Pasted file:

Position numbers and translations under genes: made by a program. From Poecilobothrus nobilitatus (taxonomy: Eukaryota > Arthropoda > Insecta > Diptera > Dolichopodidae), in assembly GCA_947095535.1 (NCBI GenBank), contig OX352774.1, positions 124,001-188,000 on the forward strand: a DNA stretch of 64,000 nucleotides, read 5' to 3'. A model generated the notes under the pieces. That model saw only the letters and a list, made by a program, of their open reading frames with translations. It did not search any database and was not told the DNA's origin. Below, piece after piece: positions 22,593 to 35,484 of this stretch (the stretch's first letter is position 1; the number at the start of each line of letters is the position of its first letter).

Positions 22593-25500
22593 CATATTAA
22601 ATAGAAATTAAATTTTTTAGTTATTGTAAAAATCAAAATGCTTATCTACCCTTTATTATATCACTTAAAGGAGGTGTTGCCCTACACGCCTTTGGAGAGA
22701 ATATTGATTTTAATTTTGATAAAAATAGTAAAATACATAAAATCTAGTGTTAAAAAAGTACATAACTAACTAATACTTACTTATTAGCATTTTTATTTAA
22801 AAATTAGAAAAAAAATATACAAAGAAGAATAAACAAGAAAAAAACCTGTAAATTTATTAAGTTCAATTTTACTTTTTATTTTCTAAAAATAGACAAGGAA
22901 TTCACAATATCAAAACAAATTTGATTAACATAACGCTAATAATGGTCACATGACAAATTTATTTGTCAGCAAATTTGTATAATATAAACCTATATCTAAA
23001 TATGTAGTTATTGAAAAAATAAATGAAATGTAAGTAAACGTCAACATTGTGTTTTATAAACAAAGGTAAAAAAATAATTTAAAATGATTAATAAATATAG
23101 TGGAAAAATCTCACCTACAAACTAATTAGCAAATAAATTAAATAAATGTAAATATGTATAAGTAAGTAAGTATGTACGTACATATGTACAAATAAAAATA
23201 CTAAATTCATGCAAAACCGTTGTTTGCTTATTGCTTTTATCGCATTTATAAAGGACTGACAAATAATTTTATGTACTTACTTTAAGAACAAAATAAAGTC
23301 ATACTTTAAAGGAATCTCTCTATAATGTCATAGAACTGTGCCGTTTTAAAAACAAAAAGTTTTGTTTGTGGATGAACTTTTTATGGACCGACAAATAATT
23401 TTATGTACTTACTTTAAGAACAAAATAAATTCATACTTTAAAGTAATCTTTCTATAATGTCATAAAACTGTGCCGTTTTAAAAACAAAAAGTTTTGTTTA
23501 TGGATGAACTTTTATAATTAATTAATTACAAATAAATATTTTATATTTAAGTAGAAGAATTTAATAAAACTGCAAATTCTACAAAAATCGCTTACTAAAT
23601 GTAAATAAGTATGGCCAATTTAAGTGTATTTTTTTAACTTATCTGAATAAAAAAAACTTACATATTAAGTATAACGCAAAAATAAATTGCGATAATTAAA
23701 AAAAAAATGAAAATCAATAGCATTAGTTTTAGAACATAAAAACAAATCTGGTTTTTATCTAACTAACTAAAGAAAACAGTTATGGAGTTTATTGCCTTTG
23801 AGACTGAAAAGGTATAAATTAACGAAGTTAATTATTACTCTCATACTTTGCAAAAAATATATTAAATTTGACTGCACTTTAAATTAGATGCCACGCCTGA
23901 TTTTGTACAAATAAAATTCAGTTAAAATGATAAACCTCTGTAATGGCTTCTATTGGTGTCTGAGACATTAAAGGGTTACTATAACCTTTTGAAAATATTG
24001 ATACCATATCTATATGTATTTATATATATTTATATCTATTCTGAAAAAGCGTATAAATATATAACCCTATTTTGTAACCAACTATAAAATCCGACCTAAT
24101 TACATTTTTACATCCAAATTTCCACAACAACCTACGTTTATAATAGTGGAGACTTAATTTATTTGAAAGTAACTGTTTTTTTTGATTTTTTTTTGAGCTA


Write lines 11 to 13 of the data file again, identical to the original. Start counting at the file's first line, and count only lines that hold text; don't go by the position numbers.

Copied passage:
23301 ATACTTTAAAGGAATCTCTCTATAATGTCATAGAACTGTGCCGTTTTAAAAACAAAAAGTTTTGTTTGTGGATGAACTTTTTATGGACCGACAAATAATT
23401 TTATGTACTTACTTTAAGAACAAAATAAATTCATACTTTAAAGTAATCTTTCTATAATGTCATAAAACTGTGCCGTTTTAAAAACAAAAAGTTTTGTTTA
23501 TGGATGAACTTTTATAATTAATTAATTACAAATAAATATTTTATATTTAAGTAGAAGAATTTAATAAAACTGCAAATTCTACAAAAATCGCTTACTAAAT